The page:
OK I’m probably getting carried away, but making the customer feel happy is part of the way they’ll feel about your product.
"It’s been emotional, but we made it. Well done!" Should be on all instructions, and that’s coming from someone who makes them.
As the internet is becoming accessible to most people you want to do business with, it makes sense to consider on-line manuals for many reasons, or at least offering one. Why? well unless you’re printing in full colour, something that’s not always the case, you have the options of colour, animation and updates. You can also have log-in accounts, so you can keep your customer informed of recalls, updates, service intervals or possibly additional items that might enhance the item they’ve bought from you with some up selling. Worth considering for future customer development.
4/ "Conceptual drawings and sketches"
are perfect for technical ideas which accompanied with spoken words in a video or online blog. Animation or simply drafted cartoons can work well, but avoid funny joke images if you're promoting something serious.
In essences, conceptional illustrations are artist impressions of something that doesn't exist or they illustrate an idea or concept to help show or share with others. The approach can vary, sometimes to professionals or experts in a certain field, which needs a level of understanding, something I've enjoyed doing over the years, helped with a big appetite to learn about new things. Or the illustration might be focused towards laymen to help educate a new concept.
Concepts are often work in process, so I suggest producing illustrations that are easy to update or adjust for potential tweaks. Planet has always been mindful of this. Ask any established professional illustrator, as it's quite often the case with all commissions for an illustration.
Artist impressions are often associated with visuals of physical things like an exhibition stand visual, of which I've done many, and Architectural drawings to convey a design and sometimes the environment it's situated in.
When I started planet illustration back in the nineties my illustration company was illustrating Architectural illustrations like Artist impressions of Houses, street scenes and floor plans most weeks, and back then all but the floor plans were traditionally illustrated carefully drafted out in pencil on a drawing board, then using watercolours to bring the very technical looking illustration into life.
Planet still gets commissioned to illustrate in watercolours even today. This is normally to follow a more traditional or country feel to the design.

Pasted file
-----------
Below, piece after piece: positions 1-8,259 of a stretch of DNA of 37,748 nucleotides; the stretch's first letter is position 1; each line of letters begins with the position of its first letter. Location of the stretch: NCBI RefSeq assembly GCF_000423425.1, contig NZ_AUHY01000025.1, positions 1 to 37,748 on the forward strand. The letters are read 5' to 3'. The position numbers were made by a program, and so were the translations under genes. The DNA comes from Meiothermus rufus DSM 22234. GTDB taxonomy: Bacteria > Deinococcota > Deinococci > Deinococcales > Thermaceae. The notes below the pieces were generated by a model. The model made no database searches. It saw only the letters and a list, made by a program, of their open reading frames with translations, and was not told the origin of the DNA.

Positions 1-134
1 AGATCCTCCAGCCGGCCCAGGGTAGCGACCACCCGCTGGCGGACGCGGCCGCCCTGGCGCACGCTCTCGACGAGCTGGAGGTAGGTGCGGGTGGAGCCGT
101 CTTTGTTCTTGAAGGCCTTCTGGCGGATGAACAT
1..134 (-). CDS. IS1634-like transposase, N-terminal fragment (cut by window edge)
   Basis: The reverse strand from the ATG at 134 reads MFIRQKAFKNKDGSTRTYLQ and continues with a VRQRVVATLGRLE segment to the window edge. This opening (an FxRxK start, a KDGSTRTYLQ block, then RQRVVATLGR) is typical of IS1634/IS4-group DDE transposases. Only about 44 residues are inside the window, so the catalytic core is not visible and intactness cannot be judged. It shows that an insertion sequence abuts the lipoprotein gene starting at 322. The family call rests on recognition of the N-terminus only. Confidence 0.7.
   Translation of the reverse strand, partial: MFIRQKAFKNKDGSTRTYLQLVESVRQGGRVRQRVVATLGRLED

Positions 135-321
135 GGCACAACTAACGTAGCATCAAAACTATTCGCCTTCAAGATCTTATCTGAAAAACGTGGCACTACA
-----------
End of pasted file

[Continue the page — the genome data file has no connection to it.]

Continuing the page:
Over recent years the advancement in digital and 3d modelling has transformed how Architectural illustrations are drawn. With one very big advantage, the ability to update and duplicate elements. Now you might think this allows the illustrations to be cheaper, but the truth is that inputting and building the models takes longer than drawing in pencil on paper using 2 or 3 point perspective.
There's another big advantage with a 3d model though.
Seeing that the house or building has been built now, the illustrator can change the viewing angle and render an alternative scene. This is very cost effective if the customer wants to show more than one view or in a different way like time of day or a different environment. Animation is possible, though sometimes limited, but is perfect for on-line promotion. To read more on this subject, please see planets blog on Architectural illustration and useful ways to apply them.
Blog about Artist impression
5/ "3d views"
Some people have difficulty understanding plans for instance a building's floor plans, but by creating depth and perspective to the plan, it can transform it into a model like scene, where the users can instinctively understand the illustration.
There are countless ways to show this, but simplicity is key to avoid making it complicated, and personalising it to the point it's not to some peoples taste with furniture or floor coverings.
I've been designing and illustrating and you could say specialised in this area since 1990 (25 years), helping my customers by digesting the complicated or unusual message and with expertise, suggest the best way to go about illustrating your concept.
Taking into consideration different factors when commissioned, like the target audience, lifespan of the illustration, and what your ultimate goal is. We also let you know if you need an illustration or simply a more effective way to approach the topic.
We're here to help you, and give a personal one 2 one service. That's why planet illustration has been established and successful since 1990.
So if you need help to illustrate your message. Give Adrian at Planet illustration a call today. Call_Adrian
Please feel free to follow planet on our social sites by visiting the links below.
Author: Adrian Cartwright illustrator Contact
Call Adrian on 01332 517544 for a friendly chat today.